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Planning Retirement Online

Long in the tooth!

November 2011 

Long in the tooth!In the past, when we went to the dentist it was all about teeth and cavities and fillings. I even remember the dark old days when mercury was used as a filling material.

Now a modern dentist will pay as much attention to your gums as to your teeth, and as we age it is more likely we might begin to suffer from gum recession. That old saying Long in the Tooth didn’t mean that teeth were actually growing longer - it was because as gums receded, the teeth looked longer. So gum recession is clearly not a new problem – just one that has only recently been properly addressed.

The most common cause of gum recession is gum disease. This is usually caused by bacteria in the mouth. Obviously as we eat, food is spread around our teeth. Left over pieces can quickly decay, causing bacteria which bonds with the teeth and can form plaque. This irritates and then inflames gums, and finally can develop into a wedge between tooth and gum. The bacteria gradually erodes away the gum tissue causing the gums to “recede” and expose more tooth.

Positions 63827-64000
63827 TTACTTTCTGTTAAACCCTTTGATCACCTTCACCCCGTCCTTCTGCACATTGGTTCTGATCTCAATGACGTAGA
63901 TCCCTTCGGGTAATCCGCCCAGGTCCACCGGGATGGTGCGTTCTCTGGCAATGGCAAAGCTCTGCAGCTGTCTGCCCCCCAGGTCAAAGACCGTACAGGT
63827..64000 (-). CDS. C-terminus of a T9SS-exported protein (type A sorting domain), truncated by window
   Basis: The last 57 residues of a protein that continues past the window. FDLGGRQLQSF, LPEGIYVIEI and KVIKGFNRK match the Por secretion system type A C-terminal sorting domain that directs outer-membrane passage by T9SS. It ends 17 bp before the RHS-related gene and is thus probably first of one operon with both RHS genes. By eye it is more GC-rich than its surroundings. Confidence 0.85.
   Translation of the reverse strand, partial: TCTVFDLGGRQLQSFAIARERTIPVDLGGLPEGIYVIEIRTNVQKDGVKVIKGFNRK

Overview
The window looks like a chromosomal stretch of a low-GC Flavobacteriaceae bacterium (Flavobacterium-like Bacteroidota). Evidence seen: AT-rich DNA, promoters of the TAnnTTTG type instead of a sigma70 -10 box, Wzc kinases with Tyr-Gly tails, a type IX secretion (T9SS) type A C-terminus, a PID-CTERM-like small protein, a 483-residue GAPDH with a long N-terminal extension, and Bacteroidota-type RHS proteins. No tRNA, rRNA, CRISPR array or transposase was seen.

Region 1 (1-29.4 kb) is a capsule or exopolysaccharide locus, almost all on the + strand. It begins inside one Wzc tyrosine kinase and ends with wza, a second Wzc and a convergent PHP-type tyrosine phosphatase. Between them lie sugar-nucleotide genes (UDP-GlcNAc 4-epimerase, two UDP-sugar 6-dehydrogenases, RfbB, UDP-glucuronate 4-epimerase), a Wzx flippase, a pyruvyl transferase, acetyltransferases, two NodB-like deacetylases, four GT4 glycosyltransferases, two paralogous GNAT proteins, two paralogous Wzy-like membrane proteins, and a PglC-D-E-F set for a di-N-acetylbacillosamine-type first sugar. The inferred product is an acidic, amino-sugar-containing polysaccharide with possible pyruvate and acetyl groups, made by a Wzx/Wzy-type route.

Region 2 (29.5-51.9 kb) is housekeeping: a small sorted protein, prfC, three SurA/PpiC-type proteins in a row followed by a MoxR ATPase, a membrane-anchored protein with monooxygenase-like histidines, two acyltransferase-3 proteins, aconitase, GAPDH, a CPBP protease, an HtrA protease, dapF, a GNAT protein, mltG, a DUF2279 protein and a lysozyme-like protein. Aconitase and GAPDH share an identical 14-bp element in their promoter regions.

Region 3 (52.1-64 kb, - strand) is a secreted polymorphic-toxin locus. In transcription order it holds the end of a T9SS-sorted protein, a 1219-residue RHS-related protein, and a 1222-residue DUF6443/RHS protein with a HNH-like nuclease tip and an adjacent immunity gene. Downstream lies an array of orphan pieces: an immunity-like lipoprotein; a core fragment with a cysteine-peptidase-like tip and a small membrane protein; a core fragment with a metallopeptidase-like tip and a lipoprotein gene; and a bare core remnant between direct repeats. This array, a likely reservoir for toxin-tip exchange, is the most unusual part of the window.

Diseased gums can manifest themselves in a number of ways; they can appear bright red and begin to bleed, especially when you are brushing your teeth; they can become swollen and tender; you can become sensitive to hot and cold food and drinks, and of course finally, teeth can become loose and even fall out.

Interestingly, receding gums can also be linked to more serious conditions such as stroke, heart attack and diabetes. So anyone with receding gums needs to get them checked as quickly as possible.

Because the main cause is the build up of harmful bacteria in the mouth, cleaning the teeth regularly is obviously key. A good toothpaste and flossing to help clean out between teeth can make an enormous difference. There are also some good mouthwashes that can in some cases be useful, although some products are said to result in brown staining if used over a long period and alcohol-based mouthwashes are not recommended by many dentists.

Certain foods are related to an increased risk of gum problems, food such as certain processed foods, sugar and sugary foods definitely do not help.

Along with a good brushing regime, a regular check up by the hygienist at your dentist is also important. Interestingly, the saliva in our mouth is very rich in oxygen and important enzymes that help to fight harmful bacteria but without proper oral hygiene saliva alone won’t necessarily prevent the development of gum disease.

Ensuring you keep your mouth as clean as possible won’t stop you ageing, but it will help stop you becoming long in the tooth!


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